|Genre||Short Story (14 pp.)|
|Keywords||Acculturation, African-American Experience, Aging, Cross-Cultural Issues, Death and Dying, Disease and Health, Family Relationships, Literary Theory, Loneliness, Mother-Son Relationship, Narrative as Method, Ordinary Life, Parenthood, Racism, Rebellion, Society, Stroke|
The story is told from the perspective of Julian, a recent college graduate who appears to be waiting for employment commensurate with his education; he lives at home with his solicitous widowed mother. The setting is the recently integrated South of the 1960’s. Events unfold during a ride on an integrated bus, in which all of the story’s complex relationships are played out: the vindictive, self-deluding dependency of Julian on his mother; the insightless yet well-intentioned doting of his mother, who is tied to the societal conventions in which she was raised; the condescension of "enlightened" whites toward blacks; the resentment of blacks toward well-meaning whites- all depicted with great skill and humor.
The crisis occurs in a confrontation between Julian’s mother and a black woman wearing the same hat, when the mother tries to give a penny to her counterpart’s child. In the incident, Julian’s mother suffers a stroke to which Julian is at first oblivious, being so consumed with fury at his mother’s (to him inappropriate) gesture to the child. When he realizes how disabled his mother is, Julian is overwhelmed with grief and fear; the extent of his self-deception is fully confirmed.
This story provides fertile ground for discussion. The last line is particularly memorable and merits contemplation of its psychological, religious, and moral significance: "The tide of darkness seemed to sweep him back to her, postponing from moment to moment his entry into the world of guilt and sorrow." Also worth particular consideration is the meaning(s) of the story’s title.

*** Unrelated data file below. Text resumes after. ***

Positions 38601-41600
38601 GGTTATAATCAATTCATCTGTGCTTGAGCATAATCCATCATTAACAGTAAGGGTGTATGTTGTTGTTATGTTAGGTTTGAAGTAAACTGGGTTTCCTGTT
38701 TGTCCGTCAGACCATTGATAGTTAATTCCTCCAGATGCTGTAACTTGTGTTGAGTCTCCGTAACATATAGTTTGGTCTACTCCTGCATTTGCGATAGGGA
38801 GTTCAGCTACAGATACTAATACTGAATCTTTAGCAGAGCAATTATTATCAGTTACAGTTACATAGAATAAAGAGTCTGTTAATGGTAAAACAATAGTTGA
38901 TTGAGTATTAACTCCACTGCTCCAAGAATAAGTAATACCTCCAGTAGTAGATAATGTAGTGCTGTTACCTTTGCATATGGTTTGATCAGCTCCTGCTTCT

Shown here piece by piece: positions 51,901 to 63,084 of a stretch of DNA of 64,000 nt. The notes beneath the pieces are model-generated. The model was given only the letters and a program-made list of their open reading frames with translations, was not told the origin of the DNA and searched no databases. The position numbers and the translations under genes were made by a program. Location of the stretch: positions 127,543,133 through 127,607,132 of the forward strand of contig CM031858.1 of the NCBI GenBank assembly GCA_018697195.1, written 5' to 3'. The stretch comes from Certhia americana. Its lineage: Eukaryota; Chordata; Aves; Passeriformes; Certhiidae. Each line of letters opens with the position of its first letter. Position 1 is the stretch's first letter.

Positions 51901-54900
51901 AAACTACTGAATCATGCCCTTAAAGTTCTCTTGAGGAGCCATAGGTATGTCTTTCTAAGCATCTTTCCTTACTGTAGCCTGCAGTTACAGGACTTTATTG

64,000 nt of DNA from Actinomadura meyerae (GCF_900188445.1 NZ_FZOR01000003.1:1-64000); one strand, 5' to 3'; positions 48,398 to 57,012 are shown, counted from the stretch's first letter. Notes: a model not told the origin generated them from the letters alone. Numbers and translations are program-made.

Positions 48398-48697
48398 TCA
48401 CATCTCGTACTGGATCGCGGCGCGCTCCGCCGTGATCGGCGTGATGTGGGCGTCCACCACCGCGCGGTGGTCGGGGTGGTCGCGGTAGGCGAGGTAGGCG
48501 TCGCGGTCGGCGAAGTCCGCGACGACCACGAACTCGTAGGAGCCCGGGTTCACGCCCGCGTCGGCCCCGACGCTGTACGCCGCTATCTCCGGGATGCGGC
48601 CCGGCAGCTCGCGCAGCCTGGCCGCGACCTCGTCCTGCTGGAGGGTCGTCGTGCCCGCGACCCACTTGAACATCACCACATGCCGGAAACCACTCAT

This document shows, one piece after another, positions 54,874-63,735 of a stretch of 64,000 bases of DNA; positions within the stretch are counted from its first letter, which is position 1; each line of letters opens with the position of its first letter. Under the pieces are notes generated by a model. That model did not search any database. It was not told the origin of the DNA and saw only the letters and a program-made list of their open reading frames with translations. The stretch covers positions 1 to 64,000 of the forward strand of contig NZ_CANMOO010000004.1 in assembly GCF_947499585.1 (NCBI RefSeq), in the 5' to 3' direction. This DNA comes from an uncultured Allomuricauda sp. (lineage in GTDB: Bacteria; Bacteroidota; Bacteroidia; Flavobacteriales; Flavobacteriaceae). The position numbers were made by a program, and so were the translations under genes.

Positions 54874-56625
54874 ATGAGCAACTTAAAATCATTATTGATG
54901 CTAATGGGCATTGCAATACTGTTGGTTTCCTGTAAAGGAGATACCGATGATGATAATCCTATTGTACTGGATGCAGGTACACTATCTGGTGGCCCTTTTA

An interesting analysis of the tension between authorial and narrative stance in this story may be found in Robert H. Brinkmeyer’s critical work, The Art and Vision of Flannery O’Connor (Louisiana State University Press, Baton Rouge, 1989, pp. 67-73). In Brinkmeyer’s view, the surprising ending of the story reveals O’Connor’s position that the narrator is just as judgmental as Julian; the narrative stance collapses at the end, just as Julian’s does.
O’Connor’s own life story is of interest in that she was diagnosed with systemic lupus erythematosus at age 25, and suffered the debilitating effects of the disease and its treatment for the rest of her short life. Her description of the symptoms of stroke in Julian’s mother are clinically accurate and may reflect her unusual exposure to the world of illness in addition to her keen powers of observation.
|Source||Three by Flannery O'Connor|
|Place Published||New York|
|Alternate Source||On Doctoring|
|Alternate Publisher||Simon & Schuster|
|Alternate Editors||Richard Reynolds & John Stone|
|Place Published||New York|
|Miscellaneous||First published: 1964. The collection in which this story appears, Everything That Rises Must Converge, was first published in 1965.|
|Annotated by||Aull, Felice|
|Date of Entry||12/22/93|